Arthur Ashe Monument facts for kids
Quick facts for kidsArthur Ashe Monument
The monument in 2015
|Dimensions||8.5 m (28 ft)
3.7 m (12 ft; sculpture only)
|Location||Richmond, Virginia, U.S.|
The Arthur Ashe Monument is a bronze sculpture by Paul DiPasquale installed along Richmond, Virginia's Monument Avenue. The statue depicts tennis player Arthur Ashe, who was born and raised in Richmond.
The statue is situated on a 16-foot granite pedestal on a traffic island, at the intersection of Monument Avenue and Roseneath Road. The 12-foot tall bronze sculpture depicts Arthur Ashe holding a tennis racket in one hand and books in the other, surrounded by children. The books are raised higher than the tennis racket; this was requested by Ashe himself, as he tended to emphasize education over sports. Ashe faces west, towards the suburbs, while the children face east.
Ashe was born at Richmond's St. Philip Hospital for Negroes on March 10, 1943. During his childhood, Richmond was segregated, and he was denied entry to tennis tournaments and was not allowed to practice on the city's best courts. In 1960, Ashe moved to St. Louis to attend Sumner High School. In the following years, Ashe would become the first player selected to the United States Davis Cup team (1981), and was the only black man to win the singles title at the US Open (1968), the Australian Open (1975), and Wimbledon (1975) tennis tournaments. He retired in April 1980. Following his death of AIDS-related pneumonia on February 6, 1993, Ashe's body laid in state at Virginia's Executive Mansion, located in Richmond.
At the time of the statue's construction, Monument Avenue had statues of several Generals of the Confederate States Army, as well as Confederate States Navy Commander Matthew Fontaine Maury and Confederate President Jefferson Davis. Among tallest were the Robert E. Lee Monument, which stands 21 feet tall atop a 40 foot pedestal, and the Davis Memorial, which sits on a 65-foot column. The monuments, constructed from 1890 to 1929, were likely influenced by the then-popular belief that the Confederacy was just and heroic, an ideology also referred to as the Lost Cause of the Confederacy.
DiPasquale met Ashe in 1992, and received permission to design a statue of him. Nine crayon and pencil studies of Ashe were created before his death in 1993. Following his death, Ashe's widow Jeanne Moutoussamy-Ashe approved the studies, and recommended Virginia Heroes Incorporated for funding. The designs were first unveiled, in plaster form, in December 1994 at the Ashe Center.
With the urging of City Manager Robert Bobb, Richmond City Council approved the placement of the statue on Monument Avenue in June 1995. This decision was met with opposition by both black and white people, both objecting to its placement beside statues of Confederate generals. One alternative location, supported by Mayor Leonidas B. Young II, was in the formerly whites-only Byrd Park.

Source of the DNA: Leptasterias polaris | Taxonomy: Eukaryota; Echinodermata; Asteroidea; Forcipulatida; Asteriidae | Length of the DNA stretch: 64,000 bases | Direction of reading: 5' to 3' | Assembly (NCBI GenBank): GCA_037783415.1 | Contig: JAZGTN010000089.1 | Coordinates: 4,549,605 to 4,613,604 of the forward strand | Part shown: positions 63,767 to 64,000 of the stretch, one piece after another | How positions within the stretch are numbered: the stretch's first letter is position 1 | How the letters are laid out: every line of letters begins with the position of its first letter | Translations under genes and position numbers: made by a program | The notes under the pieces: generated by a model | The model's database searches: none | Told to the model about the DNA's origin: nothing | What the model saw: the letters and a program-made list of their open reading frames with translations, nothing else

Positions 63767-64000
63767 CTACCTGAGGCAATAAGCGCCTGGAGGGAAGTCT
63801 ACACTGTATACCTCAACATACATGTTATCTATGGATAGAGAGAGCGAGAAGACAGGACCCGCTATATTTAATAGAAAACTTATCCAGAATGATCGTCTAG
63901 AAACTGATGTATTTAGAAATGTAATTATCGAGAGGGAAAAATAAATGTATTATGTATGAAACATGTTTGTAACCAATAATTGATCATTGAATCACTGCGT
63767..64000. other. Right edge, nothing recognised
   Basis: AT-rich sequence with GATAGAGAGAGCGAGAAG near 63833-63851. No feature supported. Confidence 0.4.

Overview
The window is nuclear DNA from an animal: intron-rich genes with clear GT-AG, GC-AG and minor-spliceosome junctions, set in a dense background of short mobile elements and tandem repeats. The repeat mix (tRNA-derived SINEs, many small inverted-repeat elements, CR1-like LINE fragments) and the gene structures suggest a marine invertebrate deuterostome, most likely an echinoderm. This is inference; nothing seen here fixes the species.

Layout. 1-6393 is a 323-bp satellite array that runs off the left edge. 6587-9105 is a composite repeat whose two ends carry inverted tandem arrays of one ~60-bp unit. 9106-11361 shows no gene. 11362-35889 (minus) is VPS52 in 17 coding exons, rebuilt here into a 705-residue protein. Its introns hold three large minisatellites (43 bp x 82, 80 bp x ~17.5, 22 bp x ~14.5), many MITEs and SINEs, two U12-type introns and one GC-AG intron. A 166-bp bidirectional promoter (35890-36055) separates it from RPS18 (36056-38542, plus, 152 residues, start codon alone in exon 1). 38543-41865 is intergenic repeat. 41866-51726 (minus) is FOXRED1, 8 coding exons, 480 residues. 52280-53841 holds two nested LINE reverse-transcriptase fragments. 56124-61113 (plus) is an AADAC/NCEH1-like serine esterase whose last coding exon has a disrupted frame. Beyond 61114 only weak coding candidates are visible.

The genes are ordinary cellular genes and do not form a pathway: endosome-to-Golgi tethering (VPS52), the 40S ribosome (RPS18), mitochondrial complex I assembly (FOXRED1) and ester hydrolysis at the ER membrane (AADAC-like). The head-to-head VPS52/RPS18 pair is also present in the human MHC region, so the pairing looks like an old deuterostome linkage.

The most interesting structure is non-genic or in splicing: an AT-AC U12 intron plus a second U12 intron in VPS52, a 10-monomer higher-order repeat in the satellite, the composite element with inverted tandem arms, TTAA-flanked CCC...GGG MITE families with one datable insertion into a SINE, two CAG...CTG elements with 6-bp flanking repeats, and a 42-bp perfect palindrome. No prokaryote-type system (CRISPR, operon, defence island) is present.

On July 17, city council held an eight hour long hearing on the location of the statue, eventually voting 7-0 in favor of the Monument Avenue location. Several council members said that the hearing changed their opinions on the matter, especially comments by Ashe's brother and widow. The groundbreaking was eventually held on August 15. 500 attended the event, and several people raised Confederate flags over the stage.
On January 1, 1996, the Richmond Times-Dispatch published a letter by Moutoussamy-Ashe. In the letter, she argued that the monument "honors Richmond, Virginia, more than it does its son, his legacy, and his life's work." According to Moutossamy-Ashe, her husband had expected the monument to go in front of an African-American sports hall-of-fame. Several days later, Moutoussamy-Ashe reached an agreement with Citizens for Excellence in Public Art, a group lead by gallary owner Beverly Reynolds, wherein both parties would help raise $20 million for the envisioned hall-of-fame, and the DiPasquale statue would be moved there upon completion. At this point, CEMA would hold a $1 million international competition to find a better design to be placed at Monument Avenue. The group had raised $200 thousand by the time Richmond City Council shot their plan down.
The statue was cast by DiPasquale in Waynesboro, Virginia and shipped to Richmond on a flatbed truck driven by Robbie Drumheller. The statue was placed upon its pedestal on July 3, 1996, and unveiled on July 10.
George Floyd protests
On July 1, 2020, amid the George Floyd protests, Mayor Levar Stoney ordered all statues to Confederate generals on city property taken down; as a result, the only statues on Monument Avenue are of Ashe and of Robert E. Lee, the latter on state property.
On July 16, the pedestal of the monument was vandalized with spray paint reading "White Lives Matter" and "WLM." A man claiming to be the vandal spoke to passers-by, saying "You put it on our statues, I'll put it on yours." Ashe's family gave the city of Richmond permission to remove the statue if this was needed to protect it from further harm; this was initially misreported as a request to remove the statue.
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